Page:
The Paley Center will also celebrate the fiftieth anniversary of th... with screenings of two essential programs for the Beatles fan: the documentary What’s Happening: The Beatles in the USA and the famous Feb. 9, 1964 edition of The Ed Sullivan Show that marked the first official appearance of the Beatles on American television. The screenings will take place on Saturday, Feb. 8 and Sunday, Feb. 9 at the Paley Center in New York, 25 West 52nd Street in New York City, as well as at the Paley Center in Los Angleles, 465 N. Beverly Drive in Beverly Hills. For more information, go to

TV CONFIDENTIAL: A radio talk show about television
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Tuesday, January 28, 2014

Remembering Pete Seeger

I love my country very dearly, and I greatly resent the implication that some of the places that I have sung and some of the people that I have known, and some of my opinions, whether they are religious or philosophical, make me less of an American. 
- Pete Seeger

Pete Seeger died yesterday at the age of 94. His grandson, Kitama Cahill-Jackson, said his grandfather died peacefully in his sleep around 9:30 p.m. at New York's Presbyterian Hospital, where he had been for six days. Family members were with him at the time of his death.

Waist Deep in the Big Muddy
Seeger often performed the song at concerts and rallies, and in late 1967 he was invited to perform on the Smothers Brothers Comedy Hour. Seeger chose to perform "Big Muddy," and sang the song on the taping of the CBS show in September, 1967 but CBS management objected to its political tone, and censored the song prior to broadcast. Following the strong support from the show's hosts, CBS later relented, and allowed Seeger to come back and sing the song on the Brothers' February 25, 1968, show. Ironically, at the time, Seeger was under contract to Columbia Records, which was owned by CBS, and had just recorded the song in an album titled Waist Deep in the Big Muddy and Other Love Songs. This broadcast is included on the DVD The Best of the Smothers Brothers.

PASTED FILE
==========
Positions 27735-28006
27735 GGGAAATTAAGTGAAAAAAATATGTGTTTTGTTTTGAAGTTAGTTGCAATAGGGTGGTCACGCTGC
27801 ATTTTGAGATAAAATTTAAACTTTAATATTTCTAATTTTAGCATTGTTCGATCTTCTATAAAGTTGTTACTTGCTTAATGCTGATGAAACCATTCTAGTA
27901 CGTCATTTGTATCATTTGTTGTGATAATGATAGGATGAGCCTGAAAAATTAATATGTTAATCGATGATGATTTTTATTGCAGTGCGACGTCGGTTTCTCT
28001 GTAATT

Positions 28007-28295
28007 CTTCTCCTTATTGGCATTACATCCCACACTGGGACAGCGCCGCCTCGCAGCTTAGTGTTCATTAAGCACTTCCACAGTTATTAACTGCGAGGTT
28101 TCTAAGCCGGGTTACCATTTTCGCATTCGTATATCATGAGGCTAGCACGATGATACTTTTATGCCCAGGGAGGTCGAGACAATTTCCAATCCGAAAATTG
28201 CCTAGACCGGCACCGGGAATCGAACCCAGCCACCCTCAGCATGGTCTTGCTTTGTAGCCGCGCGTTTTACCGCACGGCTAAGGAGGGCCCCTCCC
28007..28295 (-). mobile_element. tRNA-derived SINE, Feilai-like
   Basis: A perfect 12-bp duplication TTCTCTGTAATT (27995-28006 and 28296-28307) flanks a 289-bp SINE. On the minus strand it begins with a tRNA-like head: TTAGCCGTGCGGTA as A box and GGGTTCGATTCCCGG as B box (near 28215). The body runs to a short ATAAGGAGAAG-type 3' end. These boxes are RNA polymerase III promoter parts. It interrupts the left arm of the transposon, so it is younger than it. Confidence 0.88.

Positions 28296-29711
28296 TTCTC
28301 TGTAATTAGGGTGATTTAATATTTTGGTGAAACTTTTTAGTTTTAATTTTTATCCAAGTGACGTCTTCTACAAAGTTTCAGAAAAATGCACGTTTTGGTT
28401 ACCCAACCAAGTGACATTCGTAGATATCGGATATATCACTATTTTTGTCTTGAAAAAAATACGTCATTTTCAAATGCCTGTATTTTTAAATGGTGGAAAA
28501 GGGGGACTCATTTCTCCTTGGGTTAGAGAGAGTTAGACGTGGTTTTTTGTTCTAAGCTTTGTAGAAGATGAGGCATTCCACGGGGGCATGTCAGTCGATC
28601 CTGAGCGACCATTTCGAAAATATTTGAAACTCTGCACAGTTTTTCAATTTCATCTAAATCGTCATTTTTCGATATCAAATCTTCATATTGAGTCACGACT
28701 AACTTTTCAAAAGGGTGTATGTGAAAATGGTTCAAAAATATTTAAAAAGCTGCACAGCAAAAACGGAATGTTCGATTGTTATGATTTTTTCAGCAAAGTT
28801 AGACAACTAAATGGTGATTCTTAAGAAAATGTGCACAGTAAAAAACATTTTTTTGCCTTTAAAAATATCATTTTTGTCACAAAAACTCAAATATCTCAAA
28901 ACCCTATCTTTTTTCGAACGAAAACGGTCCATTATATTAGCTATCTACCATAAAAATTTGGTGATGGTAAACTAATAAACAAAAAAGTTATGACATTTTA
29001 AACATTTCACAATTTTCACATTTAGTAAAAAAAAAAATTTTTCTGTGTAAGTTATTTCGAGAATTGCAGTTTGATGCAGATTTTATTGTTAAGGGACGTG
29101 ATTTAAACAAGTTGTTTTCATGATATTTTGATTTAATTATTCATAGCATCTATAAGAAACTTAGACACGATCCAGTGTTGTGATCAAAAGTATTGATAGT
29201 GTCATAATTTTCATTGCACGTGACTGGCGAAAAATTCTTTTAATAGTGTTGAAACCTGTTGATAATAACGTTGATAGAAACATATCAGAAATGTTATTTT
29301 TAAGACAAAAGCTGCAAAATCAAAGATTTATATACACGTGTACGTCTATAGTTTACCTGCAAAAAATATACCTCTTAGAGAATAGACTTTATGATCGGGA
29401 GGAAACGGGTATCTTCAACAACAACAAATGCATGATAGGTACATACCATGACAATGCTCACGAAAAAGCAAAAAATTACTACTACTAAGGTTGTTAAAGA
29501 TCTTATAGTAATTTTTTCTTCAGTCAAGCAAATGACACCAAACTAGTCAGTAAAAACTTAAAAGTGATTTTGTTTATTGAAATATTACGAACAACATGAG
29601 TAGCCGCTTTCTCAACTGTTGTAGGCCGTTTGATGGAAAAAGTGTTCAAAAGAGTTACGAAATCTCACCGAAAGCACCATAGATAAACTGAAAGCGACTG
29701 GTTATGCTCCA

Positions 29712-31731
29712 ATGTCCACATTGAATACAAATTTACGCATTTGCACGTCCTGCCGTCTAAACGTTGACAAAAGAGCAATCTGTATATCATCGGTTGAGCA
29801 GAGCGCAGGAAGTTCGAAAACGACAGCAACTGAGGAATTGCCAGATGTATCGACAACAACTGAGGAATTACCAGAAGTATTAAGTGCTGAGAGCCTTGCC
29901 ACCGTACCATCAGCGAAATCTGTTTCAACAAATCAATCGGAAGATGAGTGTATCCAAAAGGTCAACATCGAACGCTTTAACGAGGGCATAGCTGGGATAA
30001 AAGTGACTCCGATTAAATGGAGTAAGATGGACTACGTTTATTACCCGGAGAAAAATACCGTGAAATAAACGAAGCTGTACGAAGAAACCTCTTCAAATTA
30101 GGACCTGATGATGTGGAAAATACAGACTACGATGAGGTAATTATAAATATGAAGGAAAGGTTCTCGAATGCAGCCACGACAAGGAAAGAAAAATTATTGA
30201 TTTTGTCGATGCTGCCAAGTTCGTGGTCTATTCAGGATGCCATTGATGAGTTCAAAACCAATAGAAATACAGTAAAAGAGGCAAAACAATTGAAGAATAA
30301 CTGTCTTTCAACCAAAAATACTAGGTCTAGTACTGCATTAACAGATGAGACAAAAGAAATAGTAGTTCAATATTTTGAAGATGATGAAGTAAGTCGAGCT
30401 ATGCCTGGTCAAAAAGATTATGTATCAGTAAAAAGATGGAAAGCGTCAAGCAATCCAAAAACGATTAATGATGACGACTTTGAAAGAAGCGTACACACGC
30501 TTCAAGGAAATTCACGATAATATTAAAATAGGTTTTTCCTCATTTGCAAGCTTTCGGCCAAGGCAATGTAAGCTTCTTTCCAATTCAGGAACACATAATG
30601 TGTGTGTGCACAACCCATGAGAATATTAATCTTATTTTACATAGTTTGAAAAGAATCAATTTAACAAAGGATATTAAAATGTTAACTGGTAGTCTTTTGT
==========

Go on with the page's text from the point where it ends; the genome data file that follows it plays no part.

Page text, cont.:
Garbage Garbage Garbage

From Pete Seeger's 90th Birthday Concert (Clearwater Concert), Madison Square Garden, 5/3/09. Featuring: Tom Chapin, Michael Mask, Oscar the Grouch.

This Land is Your Land

Pete Seeger performs "This Land is Your Land" with Farm Aid board artists John Mellencamp, Willie Nelson, Dave Matthews and Neil Young live at the Farm Aid concert in Saratoga Springs, NY on September 21, 2013. Farm Aid was started by Willie Nelson, Neil Young and John Mellencamp in 1985 to keep family farmers on the land and has worked since then to make sure everyone has access to good food from family farmers. Dave Matthews joined Farm Aid's board of directors in 2001.

Good Night Mr. Seeger

Monday, January 27, 2014

This Week in Television History: January 2014 PART IV

Listen to me on TV CONFIDENTIAL:
As always, the further we go back in Hollywood history, the more that fact and legend become intertwined. It's hard to say where the truth really lies.

January 28, 1984
The first season of Mickey Spillane's Mike Hammer began on CBS.